Amazon is about to expand its school bookstore empire beyond running unstores for several US universities.
Capital New York reports that the NYC Board of Education is about to award Amazon a five-year, $64.5 million contract for the retailer to run an ebook marketplace where public schools would buy ebooks.
The contract will initially last three years and cost $30 million, and there’s also an option to renew for an additional two years, for an additional $34.5 million. (The odd accounting comes from the plan to phase the marketplace in over the first three years, building up to the third year where it is projected to cost $17.2 million.)
The contract is waiting on a formal vote at a Panel for Educational Policy meeting in late August before it is officially awarded, but it is expected to be approved. It will take affect this fall.
According to the RFA, this contract will make Amazon the NYC DOE’s primary distributor for digital textbooks and related educational materials. Amazon will distribute both contracted materials such as the standard textbooks and curricula, and it will also sell ebooks and other content to schools.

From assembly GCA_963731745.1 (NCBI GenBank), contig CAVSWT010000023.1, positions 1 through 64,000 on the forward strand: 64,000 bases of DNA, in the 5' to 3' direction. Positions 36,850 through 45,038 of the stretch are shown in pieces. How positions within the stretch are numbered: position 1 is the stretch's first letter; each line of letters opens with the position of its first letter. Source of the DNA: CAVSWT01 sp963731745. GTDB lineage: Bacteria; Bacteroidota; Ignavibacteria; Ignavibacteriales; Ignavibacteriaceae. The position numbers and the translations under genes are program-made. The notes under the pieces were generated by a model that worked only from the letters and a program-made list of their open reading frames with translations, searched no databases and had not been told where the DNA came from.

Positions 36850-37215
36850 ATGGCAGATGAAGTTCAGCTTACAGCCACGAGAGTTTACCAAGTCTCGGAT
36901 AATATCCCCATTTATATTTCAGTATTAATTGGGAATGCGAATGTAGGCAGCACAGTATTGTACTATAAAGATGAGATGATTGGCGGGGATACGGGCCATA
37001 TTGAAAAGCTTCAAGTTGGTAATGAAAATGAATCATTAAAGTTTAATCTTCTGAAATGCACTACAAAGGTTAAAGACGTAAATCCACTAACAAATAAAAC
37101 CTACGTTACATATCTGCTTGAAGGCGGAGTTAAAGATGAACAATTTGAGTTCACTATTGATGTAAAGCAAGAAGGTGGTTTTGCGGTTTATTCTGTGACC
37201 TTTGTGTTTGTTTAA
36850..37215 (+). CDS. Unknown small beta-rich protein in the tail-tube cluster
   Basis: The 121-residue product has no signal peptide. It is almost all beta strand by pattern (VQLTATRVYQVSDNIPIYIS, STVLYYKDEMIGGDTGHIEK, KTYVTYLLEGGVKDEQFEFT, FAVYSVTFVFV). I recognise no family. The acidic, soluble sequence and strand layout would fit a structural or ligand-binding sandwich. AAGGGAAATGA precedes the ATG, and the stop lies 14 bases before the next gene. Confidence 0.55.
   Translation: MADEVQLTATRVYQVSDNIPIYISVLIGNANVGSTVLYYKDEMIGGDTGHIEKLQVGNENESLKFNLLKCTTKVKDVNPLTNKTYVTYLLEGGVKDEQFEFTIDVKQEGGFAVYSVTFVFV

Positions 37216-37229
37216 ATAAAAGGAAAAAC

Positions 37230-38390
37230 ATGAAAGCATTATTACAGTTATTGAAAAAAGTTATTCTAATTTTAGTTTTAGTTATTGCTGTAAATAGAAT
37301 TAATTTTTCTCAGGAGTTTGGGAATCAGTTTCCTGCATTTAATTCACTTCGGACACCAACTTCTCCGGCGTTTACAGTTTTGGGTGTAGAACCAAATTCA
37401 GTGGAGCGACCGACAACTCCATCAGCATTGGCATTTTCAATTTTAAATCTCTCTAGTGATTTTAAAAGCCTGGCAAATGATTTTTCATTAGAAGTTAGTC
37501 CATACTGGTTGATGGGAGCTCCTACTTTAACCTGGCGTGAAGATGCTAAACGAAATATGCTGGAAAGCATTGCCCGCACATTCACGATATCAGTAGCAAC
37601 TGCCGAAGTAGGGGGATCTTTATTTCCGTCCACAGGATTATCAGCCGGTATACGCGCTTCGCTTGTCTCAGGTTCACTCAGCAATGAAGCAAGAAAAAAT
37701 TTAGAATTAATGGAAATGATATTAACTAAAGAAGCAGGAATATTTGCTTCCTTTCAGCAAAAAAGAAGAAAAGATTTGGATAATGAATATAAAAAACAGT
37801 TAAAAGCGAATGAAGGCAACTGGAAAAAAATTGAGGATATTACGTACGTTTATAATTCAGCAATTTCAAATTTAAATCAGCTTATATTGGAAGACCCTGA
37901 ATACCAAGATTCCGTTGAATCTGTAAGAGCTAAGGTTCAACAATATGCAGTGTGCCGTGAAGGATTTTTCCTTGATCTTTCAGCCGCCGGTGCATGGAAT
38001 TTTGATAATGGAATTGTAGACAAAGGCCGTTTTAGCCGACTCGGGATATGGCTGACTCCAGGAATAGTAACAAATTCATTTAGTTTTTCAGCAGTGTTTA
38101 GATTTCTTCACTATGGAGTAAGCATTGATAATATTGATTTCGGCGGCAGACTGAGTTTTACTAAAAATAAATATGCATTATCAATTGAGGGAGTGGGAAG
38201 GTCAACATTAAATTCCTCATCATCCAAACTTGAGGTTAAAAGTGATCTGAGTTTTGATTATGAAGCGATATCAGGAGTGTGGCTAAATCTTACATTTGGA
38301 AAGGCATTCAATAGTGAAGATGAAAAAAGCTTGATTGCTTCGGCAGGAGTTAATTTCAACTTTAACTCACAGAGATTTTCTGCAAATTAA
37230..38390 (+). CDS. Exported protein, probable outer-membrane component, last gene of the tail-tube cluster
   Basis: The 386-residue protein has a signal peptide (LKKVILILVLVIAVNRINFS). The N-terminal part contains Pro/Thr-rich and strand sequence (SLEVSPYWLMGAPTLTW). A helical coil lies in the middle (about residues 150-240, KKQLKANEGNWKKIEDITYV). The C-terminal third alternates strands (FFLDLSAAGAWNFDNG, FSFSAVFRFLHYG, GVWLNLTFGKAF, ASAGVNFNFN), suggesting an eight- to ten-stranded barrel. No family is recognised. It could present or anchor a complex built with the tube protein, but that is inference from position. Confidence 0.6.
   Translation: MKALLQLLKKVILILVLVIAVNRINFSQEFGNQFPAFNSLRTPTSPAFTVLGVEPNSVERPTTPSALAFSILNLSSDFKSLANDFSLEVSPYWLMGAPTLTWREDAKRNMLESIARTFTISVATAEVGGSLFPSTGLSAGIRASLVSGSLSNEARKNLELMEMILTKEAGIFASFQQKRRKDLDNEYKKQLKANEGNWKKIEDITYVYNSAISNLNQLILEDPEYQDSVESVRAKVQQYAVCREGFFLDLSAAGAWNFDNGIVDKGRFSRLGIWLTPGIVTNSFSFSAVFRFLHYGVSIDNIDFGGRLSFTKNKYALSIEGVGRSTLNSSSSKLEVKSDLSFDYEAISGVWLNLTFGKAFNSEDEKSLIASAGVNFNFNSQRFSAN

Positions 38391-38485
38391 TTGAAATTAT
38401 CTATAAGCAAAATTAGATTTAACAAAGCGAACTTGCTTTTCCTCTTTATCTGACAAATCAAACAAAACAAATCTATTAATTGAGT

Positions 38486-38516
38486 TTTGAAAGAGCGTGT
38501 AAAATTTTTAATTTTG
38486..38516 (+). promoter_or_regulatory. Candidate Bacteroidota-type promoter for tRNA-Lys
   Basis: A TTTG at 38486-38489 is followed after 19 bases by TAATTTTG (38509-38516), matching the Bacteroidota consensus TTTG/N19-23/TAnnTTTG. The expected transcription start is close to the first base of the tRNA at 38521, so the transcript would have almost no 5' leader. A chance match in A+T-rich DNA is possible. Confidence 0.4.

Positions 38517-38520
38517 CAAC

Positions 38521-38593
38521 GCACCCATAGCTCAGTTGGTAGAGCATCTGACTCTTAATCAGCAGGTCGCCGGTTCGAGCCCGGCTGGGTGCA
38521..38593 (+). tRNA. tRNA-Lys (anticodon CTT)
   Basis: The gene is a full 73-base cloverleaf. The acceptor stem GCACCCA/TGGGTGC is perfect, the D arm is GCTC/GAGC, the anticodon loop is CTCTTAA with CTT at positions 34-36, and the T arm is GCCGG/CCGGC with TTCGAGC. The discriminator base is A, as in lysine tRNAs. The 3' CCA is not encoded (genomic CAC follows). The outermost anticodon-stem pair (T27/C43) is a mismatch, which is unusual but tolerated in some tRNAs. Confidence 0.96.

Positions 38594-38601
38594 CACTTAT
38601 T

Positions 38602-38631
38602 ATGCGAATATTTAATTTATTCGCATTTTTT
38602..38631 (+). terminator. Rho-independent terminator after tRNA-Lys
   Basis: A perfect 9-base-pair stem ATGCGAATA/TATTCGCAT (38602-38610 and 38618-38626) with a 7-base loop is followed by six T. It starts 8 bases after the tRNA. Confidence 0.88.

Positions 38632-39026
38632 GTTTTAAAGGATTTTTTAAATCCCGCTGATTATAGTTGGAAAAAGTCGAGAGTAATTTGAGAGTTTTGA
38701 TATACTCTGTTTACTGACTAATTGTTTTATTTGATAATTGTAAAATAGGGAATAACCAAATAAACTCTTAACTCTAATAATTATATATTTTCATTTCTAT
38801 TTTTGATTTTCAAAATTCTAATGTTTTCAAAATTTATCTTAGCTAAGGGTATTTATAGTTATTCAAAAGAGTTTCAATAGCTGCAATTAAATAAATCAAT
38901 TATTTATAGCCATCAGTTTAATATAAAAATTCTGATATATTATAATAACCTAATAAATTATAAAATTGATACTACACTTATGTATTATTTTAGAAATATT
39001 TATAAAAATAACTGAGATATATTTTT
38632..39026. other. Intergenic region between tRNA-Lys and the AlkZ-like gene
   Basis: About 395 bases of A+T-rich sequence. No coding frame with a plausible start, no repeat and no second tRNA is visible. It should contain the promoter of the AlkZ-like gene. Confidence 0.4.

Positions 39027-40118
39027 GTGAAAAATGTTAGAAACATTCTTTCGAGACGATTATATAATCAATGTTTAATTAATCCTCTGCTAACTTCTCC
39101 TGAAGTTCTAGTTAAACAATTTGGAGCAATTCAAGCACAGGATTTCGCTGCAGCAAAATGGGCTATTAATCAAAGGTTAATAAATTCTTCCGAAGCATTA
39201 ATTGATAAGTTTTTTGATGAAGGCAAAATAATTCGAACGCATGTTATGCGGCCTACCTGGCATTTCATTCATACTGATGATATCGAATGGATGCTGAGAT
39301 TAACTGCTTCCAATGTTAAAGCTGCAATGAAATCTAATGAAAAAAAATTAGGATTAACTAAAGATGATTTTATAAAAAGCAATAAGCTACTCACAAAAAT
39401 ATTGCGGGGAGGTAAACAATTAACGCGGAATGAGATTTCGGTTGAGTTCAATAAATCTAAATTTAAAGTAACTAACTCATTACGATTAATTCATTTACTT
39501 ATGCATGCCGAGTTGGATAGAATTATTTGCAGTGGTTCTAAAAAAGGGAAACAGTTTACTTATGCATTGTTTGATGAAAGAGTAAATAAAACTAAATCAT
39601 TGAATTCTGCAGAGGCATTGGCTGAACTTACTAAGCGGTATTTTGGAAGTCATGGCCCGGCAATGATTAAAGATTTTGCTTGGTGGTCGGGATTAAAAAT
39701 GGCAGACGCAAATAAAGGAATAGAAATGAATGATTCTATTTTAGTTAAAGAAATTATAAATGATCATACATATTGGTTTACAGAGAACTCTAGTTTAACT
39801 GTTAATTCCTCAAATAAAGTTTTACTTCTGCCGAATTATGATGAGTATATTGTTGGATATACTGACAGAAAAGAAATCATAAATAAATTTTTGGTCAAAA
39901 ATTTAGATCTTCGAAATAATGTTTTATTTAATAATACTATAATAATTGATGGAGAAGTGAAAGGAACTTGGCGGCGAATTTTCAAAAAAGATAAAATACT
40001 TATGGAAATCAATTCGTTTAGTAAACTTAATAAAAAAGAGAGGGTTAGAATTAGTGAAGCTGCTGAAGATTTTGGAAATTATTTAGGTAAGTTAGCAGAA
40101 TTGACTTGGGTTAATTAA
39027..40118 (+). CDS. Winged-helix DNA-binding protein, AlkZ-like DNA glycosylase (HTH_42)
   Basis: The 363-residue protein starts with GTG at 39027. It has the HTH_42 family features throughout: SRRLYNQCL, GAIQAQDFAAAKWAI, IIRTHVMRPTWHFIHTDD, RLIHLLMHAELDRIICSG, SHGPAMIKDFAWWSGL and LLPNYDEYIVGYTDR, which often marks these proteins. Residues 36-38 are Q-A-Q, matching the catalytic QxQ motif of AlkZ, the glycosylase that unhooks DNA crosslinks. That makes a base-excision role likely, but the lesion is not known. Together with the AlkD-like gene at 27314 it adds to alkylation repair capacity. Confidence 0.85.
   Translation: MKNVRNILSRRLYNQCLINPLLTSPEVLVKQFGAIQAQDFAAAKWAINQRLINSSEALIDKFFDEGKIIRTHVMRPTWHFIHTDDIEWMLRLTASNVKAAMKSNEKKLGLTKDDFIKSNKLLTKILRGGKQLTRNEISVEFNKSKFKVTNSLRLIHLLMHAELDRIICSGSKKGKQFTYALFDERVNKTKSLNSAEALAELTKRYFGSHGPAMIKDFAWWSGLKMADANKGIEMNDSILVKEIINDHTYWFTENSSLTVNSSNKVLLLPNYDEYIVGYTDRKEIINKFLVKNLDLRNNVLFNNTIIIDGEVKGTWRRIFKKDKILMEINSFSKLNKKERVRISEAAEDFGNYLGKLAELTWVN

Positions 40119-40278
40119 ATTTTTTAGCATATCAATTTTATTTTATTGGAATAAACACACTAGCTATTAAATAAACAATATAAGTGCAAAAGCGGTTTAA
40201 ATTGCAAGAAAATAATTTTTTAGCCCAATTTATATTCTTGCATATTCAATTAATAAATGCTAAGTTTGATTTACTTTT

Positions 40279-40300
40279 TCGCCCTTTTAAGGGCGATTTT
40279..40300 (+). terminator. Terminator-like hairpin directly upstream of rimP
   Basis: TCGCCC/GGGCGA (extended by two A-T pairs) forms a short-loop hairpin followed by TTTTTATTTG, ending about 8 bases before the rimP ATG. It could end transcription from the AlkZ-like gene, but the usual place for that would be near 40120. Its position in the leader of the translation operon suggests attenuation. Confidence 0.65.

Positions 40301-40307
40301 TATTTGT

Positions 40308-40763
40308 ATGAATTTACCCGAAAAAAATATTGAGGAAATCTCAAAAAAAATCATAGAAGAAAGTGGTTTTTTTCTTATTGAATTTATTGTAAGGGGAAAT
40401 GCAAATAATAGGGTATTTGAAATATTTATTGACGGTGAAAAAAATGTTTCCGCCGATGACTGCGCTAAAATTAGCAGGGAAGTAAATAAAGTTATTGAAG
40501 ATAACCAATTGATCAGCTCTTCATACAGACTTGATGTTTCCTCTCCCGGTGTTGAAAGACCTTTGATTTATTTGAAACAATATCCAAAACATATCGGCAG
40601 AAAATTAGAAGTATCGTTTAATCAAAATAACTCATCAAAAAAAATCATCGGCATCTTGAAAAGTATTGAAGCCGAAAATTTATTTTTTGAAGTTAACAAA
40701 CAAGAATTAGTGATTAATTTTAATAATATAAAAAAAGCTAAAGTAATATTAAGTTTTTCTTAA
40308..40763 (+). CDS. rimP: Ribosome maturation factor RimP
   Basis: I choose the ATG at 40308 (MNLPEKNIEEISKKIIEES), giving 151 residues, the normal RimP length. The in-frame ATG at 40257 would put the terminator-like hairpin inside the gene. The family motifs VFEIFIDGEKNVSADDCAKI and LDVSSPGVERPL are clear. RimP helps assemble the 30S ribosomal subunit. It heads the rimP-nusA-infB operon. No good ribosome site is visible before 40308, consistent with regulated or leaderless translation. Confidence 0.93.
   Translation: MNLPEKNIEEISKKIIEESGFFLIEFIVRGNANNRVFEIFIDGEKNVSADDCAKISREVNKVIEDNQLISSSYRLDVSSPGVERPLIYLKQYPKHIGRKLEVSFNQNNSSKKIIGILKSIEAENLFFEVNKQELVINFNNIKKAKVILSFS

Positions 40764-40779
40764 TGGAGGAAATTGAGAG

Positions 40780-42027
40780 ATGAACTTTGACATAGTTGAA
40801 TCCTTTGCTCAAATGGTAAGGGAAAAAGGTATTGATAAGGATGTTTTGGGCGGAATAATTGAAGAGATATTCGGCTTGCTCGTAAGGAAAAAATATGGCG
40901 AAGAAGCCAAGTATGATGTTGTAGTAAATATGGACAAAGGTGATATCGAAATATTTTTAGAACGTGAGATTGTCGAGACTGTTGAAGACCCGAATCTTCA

The RFA is less than clear on the technical details, but it does note that the marketplace will leverage Amazon’s three-year-old Whispercast platform. Whispercast was developed so educators could manage the content and devices used in their schools. It was recently updated with better license management, more admin options, and the option to buy apps and ebooks in bulk and distribute them remotely.
The DOE had been looking for a vendor since March 2013, and choose Amazon out of a field of fourteen proposals. Amazon’s offer is described as the best by far, and is expected to save the city money. DOE spokesperson Devora Kaye said that the deal was “fiscally savvy for the City—the DOE is not paying for the development of the new marketplace, and the robust competition and our procurement process will ensure that we continue to get the best prices for school texts.”